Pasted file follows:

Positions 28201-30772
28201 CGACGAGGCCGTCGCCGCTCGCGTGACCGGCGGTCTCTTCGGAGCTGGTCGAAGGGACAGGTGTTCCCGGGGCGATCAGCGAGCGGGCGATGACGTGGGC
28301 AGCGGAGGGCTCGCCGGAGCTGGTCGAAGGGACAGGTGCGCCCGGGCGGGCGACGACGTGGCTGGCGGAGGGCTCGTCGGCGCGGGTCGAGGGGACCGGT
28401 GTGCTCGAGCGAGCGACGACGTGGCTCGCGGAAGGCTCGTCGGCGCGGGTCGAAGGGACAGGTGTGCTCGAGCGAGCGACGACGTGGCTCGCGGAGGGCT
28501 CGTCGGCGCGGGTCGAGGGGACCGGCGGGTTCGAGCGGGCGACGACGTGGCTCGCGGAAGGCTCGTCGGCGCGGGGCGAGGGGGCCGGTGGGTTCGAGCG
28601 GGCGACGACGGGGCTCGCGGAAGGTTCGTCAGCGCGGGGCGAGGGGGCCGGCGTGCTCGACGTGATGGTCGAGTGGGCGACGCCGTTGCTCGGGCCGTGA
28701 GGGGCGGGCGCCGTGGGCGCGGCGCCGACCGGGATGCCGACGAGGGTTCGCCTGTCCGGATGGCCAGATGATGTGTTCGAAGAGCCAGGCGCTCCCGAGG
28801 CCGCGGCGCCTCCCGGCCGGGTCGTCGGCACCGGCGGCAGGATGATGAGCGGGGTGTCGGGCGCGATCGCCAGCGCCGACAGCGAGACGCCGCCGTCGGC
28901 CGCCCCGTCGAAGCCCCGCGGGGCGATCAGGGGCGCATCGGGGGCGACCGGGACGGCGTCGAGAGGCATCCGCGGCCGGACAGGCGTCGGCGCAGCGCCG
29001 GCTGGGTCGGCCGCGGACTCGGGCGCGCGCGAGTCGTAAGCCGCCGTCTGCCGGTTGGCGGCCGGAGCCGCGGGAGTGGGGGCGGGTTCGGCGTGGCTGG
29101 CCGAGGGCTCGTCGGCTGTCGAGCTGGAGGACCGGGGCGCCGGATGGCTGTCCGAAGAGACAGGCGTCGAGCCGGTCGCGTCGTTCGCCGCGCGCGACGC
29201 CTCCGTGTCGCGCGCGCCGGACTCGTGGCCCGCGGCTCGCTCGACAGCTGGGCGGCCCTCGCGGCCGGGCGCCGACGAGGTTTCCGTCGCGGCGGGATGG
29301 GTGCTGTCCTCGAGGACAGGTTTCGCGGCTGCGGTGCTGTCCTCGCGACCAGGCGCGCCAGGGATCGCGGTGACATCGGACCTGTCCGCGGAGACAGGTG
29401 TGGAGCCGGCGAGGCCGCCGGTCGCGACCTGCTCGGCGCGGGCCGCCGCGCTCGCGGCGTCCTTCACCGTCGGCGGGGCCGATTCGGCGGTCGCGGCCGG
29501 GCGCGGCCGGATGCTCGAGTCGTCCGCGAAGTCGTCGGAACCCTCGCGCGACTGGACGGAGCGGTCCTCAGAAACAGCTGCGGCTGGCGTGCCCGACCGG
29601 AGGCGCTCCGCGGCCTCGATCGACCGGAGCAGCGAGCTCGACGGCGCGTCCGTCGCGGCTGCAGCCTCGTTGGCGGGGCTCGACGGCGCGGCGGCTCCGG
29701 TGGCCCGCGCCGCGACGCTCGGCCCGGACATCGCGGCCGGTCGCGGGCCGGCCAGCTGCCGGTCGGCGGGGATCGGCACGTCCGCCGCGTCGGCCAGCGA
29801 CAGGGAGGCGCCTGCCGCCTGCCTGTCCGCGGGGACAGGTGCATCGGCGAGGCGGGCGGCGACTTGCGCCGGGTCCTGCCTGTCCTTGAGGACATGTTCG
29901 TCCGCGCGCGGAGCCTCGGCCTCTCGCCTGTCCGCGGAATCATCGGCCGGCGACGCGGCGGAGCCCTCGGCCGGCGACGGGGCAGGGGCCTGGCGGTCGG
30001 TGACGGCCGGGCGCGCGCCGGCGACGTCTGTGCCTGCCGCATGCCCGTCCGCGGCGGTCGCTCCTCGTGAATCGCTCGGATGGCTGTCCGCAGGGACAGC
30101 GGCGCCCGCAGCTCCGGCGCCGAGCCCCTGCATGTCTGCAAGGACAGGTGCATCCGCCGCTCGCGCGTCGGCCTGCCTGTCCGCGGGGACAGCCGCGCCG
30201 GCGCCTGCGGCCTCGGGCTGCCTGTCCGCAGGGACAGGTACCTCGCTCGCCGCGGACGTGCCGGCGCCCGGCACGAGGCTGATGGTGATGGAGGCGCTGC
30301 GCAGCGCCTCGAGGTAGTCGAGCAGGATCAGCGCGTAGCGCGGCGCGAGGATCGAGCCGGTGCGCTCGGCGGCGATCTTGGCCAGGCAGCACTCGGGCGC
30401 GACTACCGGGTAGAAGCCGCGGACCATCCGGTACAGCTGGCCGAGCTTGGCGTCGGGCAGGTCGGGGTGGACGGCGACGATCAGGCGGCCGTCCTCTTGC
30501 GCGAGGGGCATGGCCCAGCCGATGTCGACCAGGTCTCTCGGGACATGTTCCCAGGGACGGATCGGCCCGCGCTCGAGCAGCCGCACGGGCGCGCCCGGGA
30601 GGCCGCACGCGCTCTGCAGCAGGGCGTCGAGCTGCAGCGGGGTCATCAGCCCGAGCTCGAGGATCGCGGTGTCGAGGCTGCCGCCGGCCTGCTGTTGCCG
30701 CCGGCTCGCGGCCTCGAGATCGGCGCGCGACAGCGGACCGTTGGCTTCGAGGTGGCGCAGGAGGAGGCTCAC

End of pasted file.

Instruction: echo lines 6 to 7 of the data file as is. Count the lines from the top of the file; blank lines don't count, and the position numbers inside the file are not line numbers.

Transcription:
28601 GGCGACGACGGGGCTCGCGGAAGGTTCGTCAGCGCGGGGCGAGGGGGCCGGCGTGCTCGACGTGATGGTCGAGTGGGCGACGCCGTTGCTCGGGCCGTGA
28701 GGGGCGGGCGCCGTGGGCGCGGCGCCGACCGGGATGCCGACGAGGGTTCGCCTGTCCGGATGGCCAGATGATGTGTTCGAAGAGCCAGGCGCTCCCGAGG